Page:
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    • #21421
      Natasha Christl

      Hi, newbie here. I was diagnosed with PD in 2019, but noticed symptoms a few years before. I’m constantly doing research to find something that will help me feel better. I just read an article titled Compound Derived From Turmeric Essential Oil Has Neuroprotective Properties. Has anyone tried turmeric or turmeric oil to help with PD symptoms? If so, how much did you take and what symptoms did it help? I’m not a big fan of turmeric, so I’ve been trying to find ways to sneak it in.

    • #21426
      Clive Varejes


      Nothing from my end.

    • #21444
      Barry Block

      I just started it a few days ago. I bought capsules from Amazon (Nature’s Nutrition 1950 mg TID. I tried writing to the study’s authors to find a source, product and dosage, but got no reply. I not sure that Turmeric curcumin is equal to turmeric essential oils, but at about 10 cents a capsule it’s a low cost low risk. The indications are joint, heart, and brain health. I have a heart condition, so it might help. I will keep others posted on any results. It’s still too early to tell. If anyone knows the difference between the capsules and the essential oil, please let me know.

    • #21446

      My husband has been taking turmeric also for years as a supplement for pain. Now he has read that the supplements helped with Parkinson’s as well. I read the same article and like you I could not find any essential oils either. So he still takes the supplement.  I take them as well, I find them helpful as Advil bothers my stomach at times. I will post if I find a source of the oils.


    • #21465
      Phil Gattis

      I’ve been taking Turmeric for several years now.  It very nicely replaced an NSAID in controlling pain/inflammation.  Long-term NSAID use has its danger of side effects, so that in itself makes it worth it.  However, a cure for Parkinson’s it is not.

    • #21445
      Marjorie Weiss

      My husband takes Curcumin every day. I cannot say if it helps his PD noticeably since he has taken it for several years. It is a natural anti-inflammatory
      so for me it helps with joint pain.

      We use this one which also has Co Q10 which PD people find beneficial.

    • #21448
      Natasha Christl

      Well, I just found this article, so it looks like it’s best to stick with the supplement, not the essential oil…



      • #21558
        John Murnin

        Natasha thanks for your post and article.

    • #21453
      Rob Johnston

      Numerous studies report the neuroprotective effects of curcumin. One was recently published in Parkinson’s News Today – July 19, 2021.

      Turmeric Oil Derivatives May Help to Protect Dopaminergic Neurons = the study upon which the above article was based.

    • #21471
      Marilyn Crossley

      How much do you take. I take the capsules but just one a day. Haven’t really felt any effects but wonder if my dosage is right?

    • #21473
      Barry Block

      The bottle I have says three capsules per day. I like to follow directions.

      After 1 week no noticeable change.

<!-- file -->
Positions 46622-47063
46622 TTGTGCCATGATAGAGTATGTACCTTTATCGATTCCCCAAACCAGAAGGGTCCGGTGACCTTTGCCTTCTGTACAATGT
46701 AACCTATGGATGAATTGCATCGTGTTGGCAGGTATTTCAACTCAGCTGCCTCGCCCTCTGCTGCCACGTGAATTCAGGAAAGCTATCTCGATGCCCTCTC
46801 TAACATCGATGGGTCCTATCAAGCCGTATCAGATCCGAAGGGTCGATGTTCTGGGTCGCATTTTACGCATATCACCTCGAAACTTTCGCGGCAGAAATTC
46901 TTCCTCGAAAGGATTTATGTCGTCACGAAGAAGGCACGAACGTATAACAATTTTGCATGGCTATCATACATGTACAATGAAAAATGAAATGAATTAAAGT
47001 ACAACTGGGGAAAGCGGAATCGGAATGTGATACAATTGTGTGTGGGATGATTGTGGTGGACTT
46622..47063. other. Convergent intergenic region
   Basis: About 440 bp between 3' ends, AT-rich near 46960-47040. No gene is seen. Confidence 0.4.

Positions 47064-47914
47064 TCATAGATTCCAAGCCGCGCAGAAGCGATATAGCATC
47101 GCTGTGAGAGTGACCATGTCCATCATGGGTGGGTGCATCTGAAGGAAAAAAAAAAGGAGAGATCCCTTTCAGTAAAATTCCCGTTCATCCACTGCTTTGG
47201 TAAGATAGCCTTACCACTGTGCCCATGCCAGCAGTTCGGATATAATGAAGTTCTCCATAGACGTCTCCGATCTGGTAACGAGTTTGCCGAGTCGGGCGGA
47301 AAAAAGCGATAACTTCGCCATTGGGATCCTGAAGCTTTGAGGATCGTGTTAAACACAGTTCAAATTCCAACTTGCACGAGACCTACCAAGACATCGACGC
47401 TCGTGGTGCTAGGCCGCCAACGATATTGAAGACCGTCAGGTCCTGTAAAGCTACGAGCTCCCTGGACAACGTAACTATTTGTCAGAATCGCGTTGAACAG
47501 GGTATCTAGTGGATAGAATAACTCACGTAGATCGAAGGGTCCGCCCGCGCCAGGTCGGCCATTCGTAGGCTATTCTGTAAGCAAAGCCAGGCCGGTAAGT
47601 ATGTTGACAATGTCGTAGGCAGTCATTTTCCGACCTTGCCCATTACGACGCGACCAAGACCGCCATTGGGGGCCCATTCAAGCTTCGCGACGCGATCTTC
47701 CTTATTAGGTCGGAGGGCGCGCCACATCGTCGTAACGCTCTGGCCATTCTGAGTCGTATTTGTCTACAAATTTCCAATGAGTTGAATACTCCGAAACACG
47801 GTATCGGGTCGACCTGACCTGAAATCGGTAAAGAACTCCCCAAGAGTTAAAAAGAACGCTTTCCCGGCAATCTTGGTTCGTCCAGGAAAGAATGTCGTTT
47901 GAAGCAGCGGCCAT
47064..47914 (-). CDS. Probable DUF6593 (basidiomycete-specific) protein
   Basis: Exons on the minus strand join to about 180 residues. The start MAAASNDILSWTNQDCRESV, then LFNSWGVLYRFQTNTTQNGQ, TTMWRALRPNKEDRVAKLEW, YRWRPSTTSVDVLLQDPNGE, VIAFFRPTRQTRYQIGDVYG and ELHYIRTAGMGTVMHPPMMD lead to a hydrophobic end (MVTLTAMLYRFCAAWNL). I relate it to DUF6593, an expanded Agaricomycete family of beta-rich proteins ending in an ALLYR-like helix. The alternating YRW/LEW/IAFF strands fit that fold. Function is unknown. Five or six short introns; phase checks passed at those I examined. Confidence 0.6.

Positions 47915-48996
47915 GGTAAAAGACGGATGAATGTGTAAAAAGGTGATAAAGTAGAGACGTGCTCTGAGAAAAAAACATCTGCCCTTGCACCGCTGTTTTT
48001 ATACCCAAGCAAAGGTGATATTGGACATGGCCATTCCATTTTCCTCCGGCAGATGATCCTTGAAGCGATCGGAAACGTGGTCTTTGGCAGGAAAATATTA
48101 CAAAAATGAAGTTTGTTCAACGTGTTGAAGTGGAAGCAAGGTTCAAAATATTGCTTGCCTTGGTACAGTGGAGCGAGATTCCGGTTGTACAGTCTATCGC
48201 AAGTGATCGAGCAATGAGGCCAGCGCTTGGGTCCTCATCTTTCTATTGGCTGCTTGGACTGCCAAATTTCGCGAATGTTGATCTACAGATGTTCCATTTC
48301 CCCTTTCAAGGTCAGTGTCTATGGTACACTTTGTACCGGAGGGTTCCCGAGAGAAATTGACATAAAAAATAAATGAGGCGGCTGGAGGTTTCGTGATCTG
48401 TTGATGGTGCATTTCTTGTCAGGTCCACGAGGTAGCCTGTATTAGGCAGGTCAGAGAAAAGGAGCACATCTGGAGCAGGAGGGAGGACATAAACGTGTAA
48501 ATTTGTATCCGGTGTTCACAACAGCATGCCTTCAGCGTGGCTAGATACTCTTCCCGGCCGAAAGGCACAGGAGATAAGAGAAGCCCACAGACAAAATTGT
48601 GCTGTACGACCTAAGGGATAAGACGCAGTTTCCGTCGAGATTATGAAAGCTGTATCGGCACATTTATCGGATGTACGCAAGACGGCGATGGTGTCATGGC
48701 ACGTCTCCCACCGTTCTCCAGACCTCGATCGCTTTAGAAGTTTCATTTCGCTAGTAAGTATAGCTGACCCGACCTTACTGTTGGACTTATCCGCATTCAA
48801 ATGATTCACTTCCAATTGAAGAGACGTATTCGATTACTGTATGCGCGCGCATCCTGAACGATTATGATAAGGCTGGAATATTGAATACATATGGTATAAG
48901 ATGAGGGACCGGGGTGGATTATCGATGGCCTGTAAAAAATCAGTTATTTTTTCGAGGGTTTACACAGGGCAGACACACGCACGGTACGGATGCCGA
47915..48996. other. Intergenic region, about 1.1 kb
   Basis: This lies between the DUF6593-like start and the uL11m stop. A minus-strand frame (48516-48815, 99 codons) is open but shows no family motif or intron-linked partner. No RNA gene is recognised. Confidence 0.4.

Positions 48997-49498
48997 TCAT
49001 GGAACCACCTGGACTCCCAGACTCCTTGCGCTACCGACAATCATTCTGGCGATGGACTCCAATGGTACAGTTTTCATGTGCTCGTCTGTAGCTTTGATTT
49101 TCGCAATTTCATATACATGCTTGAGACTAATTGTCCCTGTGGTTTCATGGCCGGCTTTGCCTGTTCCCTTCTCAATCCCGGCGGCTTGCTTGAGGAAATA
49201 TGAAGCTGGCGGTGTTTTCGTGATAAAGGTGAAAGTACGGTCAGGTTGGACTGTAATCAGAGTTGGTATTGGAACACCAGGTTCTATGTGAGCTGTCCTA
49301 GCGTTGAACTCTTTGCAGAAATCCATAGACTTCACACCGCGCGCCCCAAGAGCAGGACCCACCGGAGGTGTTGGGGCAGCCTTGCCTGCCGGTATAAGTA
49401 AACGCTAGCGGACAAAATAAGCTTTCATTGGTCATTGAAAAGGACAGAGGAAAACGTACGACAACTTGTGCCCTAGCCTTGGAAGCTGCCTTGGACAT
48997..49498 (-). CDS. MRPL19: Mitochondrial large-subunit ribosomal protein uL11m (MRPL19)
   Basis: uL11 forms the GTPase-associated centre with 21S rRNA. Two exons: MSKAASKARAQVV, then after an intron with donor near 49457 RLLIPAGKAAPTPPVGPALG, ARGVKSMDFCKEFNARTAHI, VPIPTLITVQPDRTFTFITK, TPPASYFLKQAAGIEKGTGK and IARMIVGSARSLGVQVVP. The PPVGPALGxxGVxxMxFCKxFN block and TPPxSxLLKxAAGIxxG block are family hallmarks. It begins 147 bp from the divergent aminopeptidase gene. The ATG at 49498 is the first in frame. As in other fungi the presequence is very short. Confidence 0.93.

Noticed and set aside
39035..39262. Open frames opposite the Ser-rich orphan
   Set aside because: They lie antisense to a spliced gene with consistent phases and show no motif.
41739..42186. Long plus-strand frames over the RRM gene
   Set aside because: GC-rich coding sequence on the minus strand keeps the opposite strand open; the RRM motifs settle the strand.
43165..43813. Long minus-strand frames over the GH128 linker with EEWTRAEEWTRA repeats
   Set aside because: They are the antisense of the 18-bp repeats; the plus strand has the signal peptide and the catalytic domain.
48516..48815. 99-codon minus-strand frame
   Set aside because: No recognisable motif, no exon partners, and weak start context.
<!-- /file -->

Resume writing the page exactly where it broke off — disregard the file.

• #21481

      I just started giving a capsule of turmeric a day to my husband, I also start giving him mannitol. I hope it will work for him.

    • #21484

      I take it for joint inflammation. To get a therapeutic dose at a reasonable cost I got the extract (standardized to 95% curcuminoids) in powder form from I add a little piperin (black pepper extract) to increase absorption—but absorption might not matter for gut inflammation.

      My inflammation is very much under control now, but I was doing a bunch of other things for it, too, so I can’t speak to the effectiveness of turmeric alone.

    • #21522
      Alan Tobey

      12 years into PD and managing pretty well, one thing I’ve learned/decided is to avoid “special” proprietary extracts, derivatives, “Breakthroughs,” etc.  The innovations usually are a product of marketing rathervthan medicine. But in an age when a single-molecule “pure” extract is thought to be better than the “crude”craw material, productizattion is inevitable.

      With turmeric there’s some actual evidence that the extract, curcumin, is less active than the full powder because useful cofactors are lacking. So as a personal example,  my personal daily anti-inflammatory cocktail, derived from Ayurved8c medical traditions, mixes turmeric powder with flaxseed meal, ginger, amla powder, black cumin oil and a bit of black pepper — mixed into a “tasty” cocktail  with fruit juice.  This targets other things beyond just excessive inflammation, such as inhibiting my dormant prostate cancer, eliminating constipation,  and perhaps having some analgesic effects.  But there are no “pure” components; each is a mixture.  And most of the ingredients can be bought in an Indian grocery store at very cheap bulk prices.

      A  simpler example of the principle:  instead of melatonin I use pistachio nut kernels that contain the “pure” compound along with cofactors that haven’t been tested yet (melatonin is not a big pharmaceutical money-winner).1 use about 6-8 kernels in place of a 1 g. Tablet and think I get the same effect.

      so be cautious in what miracle molecule you choose.   Very often there’s a more complex, more effective form available for a lot less money. Turmeric powder beats cucurmin extract in several ways that matter.

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